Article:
Bedford Springs, the Luxury Resort

Byron King, our Pittsburgh correspondent, reminisces about Bedford Springs…

“Always liked Bedford Springs. A resort to presidents going far back into the early days of the republic (you know… ‘A republic, if you can keep it.’)

“My dad used to go there quite a bit. The Pennsylvania Bar Association hosted its annual meeting at Bedford Springs for many decades. And my dad used to do very well in the golf tournament. So he’d schmooze with the judges, and win at golf…you got a problem with that?

“Delightful mountain retreat, really. An escape from the bad air and worse sanitation of old east coast cities. A necessary water stop on the Pennsylvania Railroad. Giant old building, with many a fine room – those walls have some stories to tell, I’ll bet. And those elegant balconies? Ah, from there you can catch the cool breezes falling off the nearby hillsides.

“Time was unkind to the hotel, however. Oh, what a wreck and ruin the place was by the mid-1980s and through the 1990s. Time passed it by. It was built for a steam railway age, when horses and carriages would lug the guests and baggage up from the train station for lengthy stays. People would ‘summer at the Springs.’

“By the modern era, people didn’t need some old-fashioned mountain resort. They wanted to get into jet airplanes and fly off to some coastal port-city, thence to board giant cruise ships or the like. Take their vacations riding the waves in ‘don’t spill the drinks’ comfort. All while visiting some island du jour, where they speak English with funny accents.

“Really, who needed Bedford Springs so long as the world offered cheap credit and cheap energy?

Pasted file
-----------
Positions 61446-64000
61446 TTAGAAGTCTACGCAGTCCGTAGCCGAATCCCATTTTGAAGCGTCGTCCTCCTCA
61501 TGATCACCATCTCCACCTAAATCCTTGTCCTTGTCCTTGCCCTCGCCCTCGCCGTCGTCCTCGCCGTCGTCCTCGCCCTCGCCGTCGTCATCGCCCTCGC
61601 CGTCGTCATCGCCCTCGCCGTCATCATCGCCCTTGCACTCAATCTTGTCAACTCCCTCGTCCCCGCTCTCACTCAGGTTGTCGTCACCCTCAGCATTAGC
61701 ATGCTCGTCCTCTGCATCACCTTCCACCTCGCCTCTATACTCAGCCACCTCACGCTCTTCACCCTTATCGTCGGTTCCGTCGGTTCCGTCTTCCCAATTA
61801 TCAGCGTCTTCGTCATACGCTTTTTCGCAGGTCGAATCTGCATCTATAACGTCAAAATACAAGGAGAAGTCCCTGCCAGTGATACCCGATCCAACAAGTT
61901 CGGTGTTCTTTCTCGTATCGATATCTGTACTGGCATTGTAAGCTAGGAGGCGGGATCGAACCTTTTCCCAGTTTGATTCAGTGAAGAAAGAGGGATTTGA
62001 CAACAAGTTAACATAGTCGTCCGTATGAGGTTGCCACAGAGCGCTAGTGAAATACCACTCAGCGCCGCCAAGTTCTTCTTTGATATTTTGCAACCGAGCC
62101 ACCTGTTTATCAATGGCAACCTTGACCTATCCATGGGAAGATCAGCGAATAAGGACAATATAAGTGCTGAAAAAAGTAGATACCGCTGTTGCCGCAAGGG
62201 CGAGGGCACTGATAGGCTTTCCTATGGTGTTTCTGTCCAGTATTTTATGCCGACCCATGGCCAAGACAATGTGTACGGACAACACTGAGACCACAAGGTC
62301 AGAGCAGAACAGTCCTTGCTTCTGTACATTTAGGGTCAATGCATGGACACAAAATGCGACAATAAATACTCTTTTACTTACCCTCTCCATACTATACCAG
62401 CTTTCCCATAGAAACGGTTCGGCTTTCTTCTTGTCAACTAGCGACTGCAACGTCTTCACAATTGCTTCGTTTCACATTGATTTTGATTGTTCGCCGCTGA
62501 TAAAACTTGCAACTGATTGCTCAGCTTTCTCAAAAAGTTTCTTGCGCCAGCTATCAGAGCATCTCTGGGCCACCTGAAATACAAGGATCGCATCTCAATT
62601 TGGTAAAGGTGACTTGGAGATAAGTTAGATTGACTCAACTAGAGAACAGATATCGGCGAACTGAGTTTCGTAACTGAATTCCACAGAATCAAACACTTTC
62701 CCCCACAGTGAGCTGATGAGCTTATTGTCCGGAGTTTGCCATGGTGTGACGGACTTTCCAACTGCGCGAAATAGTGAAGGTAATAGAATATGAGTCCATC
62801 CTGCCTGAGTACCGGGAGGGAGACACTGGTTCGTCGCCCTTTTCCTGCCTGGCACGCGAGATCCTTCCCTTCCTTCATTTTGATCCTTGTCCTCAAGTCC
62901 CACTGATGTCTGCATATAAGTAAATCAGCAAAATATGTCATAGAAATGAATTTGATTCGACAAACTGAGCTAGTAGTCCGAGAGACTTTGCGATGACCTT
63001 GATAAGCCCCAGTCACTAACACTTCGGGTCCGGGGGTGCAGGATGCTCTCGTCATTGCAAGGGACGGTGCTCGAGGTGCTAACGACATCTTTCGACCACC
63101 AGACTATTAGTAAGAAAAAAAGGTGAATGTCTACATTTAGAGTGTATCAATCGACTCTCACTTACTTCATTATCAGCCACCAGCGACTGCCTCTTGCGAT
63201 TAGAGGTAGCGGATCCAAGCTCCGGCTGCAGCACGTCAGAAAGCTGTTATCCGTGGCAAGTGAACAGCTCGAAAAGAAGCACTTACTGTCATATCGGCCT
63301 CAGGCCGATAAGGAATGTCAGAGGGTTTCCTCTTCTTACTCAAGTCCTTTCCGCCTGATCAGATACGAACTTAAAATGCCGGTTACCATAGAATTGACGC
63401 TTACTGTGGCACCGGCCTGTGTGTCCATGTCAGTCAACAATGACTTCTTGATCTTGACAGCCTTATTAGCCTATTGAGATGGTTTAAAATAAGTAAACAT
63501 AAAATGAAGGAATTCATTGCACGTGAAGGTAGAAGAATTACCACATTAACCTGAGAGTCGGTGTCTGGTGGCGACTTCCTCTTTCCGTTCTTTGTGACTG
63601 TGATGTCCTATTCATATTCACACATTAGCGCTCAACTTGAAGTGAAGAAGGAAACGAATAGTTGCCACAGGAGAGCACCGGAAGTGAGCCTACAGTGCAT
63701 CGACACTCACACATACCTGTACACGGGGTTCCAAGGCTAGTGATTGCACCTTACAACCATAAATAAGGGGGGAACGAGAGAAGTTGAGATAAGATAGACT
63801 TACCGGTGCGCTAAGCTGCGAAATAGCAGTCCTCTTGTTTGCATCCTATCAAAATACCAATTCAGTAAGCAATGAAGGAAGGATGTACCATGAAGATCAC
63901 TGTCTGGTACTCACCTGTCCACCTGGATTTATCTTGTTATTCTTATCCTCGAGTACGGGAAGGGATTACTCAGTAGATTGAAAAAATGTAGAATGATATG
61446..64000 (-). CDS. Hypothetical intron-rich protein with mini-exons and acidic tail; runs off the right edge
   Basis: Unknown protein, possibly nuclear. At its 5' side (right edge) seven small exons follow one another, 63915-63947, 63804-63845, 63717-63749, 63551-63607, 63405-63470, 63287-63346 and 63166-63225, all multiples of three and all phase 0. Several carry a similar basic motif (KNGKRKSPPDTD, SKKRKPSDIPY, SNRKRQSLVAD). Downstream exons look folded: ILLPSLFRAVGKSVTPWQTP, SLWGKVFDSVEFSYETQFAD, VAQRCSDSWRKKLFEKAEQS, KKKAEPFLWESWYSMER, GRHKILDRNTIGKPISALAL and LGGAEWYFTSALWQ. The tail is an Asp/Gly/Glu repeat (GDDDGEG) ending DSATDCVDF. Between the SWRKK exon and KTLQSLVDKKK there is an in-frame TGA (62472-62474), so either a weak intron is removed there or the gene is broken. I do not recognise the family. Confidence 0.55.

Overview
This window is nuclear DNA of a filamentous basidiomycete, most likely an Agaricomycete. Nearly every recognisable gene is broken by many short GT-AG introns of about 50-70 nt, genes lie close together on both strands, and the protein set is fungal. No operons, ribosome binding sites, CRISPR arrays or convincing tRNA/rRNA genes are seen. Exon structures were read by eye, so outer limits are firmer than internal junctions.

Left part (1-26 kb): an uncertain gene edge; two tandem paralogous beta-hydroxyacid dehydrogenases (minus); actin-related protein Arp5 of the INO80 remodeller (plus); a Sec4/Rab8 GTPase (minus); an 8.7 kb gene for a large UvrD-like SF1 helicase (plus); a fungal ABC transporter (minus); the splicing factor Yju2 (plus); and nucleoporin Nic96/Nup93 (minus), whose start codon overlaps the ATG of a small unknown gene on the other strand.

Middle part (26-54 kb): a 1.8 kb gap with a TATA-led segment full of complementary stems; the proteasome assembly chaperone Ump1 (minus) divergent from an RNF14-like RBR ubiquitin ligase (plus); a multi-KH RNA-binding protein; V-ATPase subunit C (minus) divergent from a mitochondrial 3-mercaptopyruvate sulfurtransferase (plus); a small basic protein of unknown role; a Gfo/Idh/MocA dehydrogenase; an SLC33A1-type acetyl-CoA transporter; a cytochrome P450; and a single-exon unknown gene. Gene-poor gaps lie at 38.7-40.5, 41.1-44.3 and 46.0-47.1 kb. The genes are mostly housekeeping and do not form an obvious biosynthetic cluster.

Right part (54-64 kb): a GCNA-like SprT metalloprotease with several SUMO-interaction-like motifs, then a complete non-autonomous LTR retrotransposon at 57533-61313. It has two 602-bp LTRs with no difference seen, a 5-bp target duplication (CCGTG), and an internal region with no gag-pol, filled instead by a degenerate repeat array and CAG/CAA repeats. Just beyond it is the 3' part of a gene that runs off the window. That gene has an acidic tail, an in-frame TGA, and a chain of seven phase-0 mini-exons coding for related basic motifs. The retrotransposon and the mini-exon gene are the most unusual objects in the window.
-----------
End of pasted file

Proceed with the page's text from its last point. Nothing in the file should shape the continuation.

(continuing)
“Still, someone must have realized that Bedford Springs is irreplaceable. They just don’t build ’em like that anymore. So the place underwent a superior renovation about 10 years back. Now it’s a luxury resort…beautiful job. But in a world of tightening credit? Hmmm…it’s a luxury resort, ‘if you can keep it,’ to coin a phrase.

“Thus Bedford Springs still has to compete hard in this tough economy. From what I know, it hosts many a wedding and a few business meetings – its advantage is that it lacks the federalized stigma of other resort locales like Las Vegas. But it has yet to make it in a big way into the public consciousness.

“Still, it’s right off the Pennsylvania Turnpike. So for the price of half a tank of gas, you can get there from Pittsburgh or Philadelphia, Washington or Baltimore…and within a three hour drive or so. So geographically, it’s a good place for an era of tighter credit and more expensive energy.

“Plus, it’s on the dry land of the Keystone State. It’s a fixture, with deep foundations and good old bones.

“When the Chinese have long since repossessed the encumbered airliners and cruise ships, they might have some trouble seizing and shipping home the likes of Bedford Springs.

Who knows? The American economy may yet dig in, and its last ditch will be along Route 30 near Bedford Springs. ‘This far shall you advance, oh you creditors and claimants, and no further.’

“Bedford Springs…what a great old piece of Americana.”

Until tomorrow,

Bill Bonner
for Markets and Money

Bill Bonner

Bill Bonner

Since founding Agora Inc. in 1979, Bill Bonner has found success and garnered camaraderie in numerous communities and industries. A man of many talents, his entrepreneurial savvy, unique writings, philanthropic undertakings, and preservationist activities have all been recognized and awarded by some of America’s most respected authorities. Along with Addison Wiggin, his friend and colleague, Bill has written two New York Times best-selling books, Financial Reckoning Day and Empire of Debt. Both works have been critically acclaimed internationally. With political journalist Lila Rajiva, he wrote his third New York Times best-selling book, Mobs, Messiahs and Markets, which offers concrete advice on how to avoid the public spectacle of modern finance. Since 1999, Bill has been a daily contributor and the driving force behind Markets and Money.
Bill Bonner

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